The fact that anyone can easily check that “886” produces something with 3 leading zeros proves that we did the grunt work of testing and checking a large combination of letters and numbers to get to this result. So if I’m the first one who got this result, I would have earned the Bitcoin by proving I did this work — the proof is that anyone can quickly check that “886” produces the number of zeros I claim it does. This is why the Bitcoin consensus algorithm is called Proof-of-Work.

But what if I just got lucky and I got the 3 leading zeros on my first try? This is extremely unlikely and the occasional node that successfully mines a block (proves that they did the work) on their first try is outweighed by millions of others who had to work extra to find the desired hash. Go ahead and try it. Type in any other combination of letters and numbers in the hash website. We bet you won’t get 3 leading zeros.

Bitcoin’s requirements are a bit more complex than this (many more leading zeros!) and it is able to adjust the requirements dynamically to make sure the work required isn’t too easy or too hard. Remember, it aims to release Bitcoin every 10 minutes so if too many people are mining, it needs to make the proof of work harder to compensate. This is called adjusting the difficulty. For our purposes, adjusting the difficulty will just mean requiring more leading zeros.

So you can see the Bitcoin consensus algorithm is much more interesting than just “solving a math problem”!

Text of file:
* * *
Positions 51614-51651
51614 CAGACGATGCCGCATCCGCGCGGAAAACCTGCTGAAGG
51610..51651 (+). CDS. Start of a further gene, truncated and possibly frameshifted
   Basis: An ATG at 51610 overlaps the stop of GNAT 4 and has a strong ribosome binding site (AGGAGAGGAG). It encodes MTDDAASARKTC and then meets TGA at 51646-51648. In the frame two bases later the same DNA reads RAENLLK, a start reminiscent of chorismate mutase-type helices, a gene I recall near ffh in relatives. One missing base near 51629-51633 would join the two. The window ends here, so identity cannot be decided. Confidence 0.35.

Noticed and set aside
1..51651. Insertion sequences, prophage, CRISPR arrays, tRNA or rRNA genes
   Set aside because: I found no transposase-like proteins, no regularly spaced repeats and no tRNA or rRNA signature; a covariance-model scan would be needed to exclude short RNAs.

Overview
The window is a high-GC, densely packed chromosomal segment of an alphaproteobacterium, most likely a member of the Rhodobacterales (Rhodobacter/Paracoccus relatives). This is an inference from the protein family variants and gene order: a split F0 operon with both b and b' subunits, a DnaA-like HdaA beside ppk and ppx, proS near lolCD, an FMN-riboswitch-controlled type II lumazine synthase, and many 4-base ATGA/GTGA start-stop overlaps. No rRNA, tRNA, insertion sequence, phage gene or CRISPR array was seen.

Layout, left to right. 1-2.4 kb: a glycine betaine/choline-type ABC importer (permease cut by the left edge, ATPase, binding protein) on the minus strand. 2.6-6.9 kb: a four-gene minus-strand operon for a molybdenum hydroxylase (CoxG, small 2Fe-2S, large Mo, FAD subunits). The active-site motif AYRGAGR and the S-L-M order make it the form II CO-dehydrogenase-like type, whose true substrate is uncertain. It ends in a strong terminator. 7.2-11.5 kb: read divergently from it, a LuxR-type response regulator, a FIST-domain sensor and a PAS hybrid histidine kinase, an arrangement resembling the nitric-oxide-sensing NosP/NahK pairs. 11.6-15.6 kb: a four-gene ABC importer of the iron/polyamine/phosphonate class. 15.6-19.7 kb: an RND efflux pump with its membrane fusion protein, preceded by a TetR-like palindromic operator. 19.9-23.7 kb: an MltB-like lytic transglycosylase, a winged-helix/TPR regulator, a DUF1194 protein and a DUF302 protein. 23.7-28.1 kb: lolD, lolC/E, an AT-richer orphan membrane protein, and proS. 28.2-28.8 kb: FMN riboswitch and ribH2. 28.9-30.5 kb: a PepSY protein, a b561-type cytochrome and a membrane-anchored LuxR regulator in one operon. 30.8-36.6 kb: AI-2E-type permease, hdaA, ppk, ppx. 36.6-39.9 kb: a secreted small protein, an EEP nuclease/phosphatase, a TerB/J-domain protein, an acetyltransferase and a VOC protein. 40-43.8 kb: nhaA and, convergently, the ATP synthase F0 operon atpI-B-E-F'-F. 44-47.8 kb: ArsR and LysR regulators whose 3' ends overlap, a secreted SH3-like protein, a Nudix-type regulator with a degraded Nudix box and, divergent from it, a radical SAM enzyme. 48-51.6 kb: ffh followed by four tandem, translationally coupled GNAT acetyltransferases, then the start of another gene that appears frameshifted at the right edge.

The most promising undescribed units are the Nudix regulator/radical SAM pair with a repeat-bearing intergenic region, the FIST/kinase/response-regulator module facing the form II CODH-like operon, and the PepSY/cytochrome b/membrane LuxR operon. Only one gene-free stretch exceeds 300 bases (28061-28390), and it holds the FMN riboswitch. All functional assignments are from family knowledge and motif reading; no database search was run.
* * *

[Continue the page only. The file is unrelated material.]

Enough background. Let’s get coding!

Now that we have the background we need, let’s build our own Blockchain program with a Proof-of-Work algorithm. We’ll write it in Go because we use it here at Coral Health and frankly, it’s awesome.

First, you’ll need a program to code with. I’d suggest getting Visual Studio Code. It’s lightweight (unlike the full Visual Studio), free, and it’s scalable. Best of all, as you use different coding languages, you can import the capability to use them in VS Code easily and quickly.

Next, download Go!.

After installing and configuring Go, we’ll also want to grab the following packages:

go get

Spew allows us to view structs and slices cleanly formatted in our console. This is nice to have.

go get

Gorilla/mux is a popular package for writing web handlers. We’ll need this.

go get

Godotenv lets us read from a .env file that we keep in the root of our directory so we don’t have to hardcode things like our http ports. We’ll need this too.

Let’s also create a .env file in the root of our directory defining the port that will serve http requests. Just add one line to this file: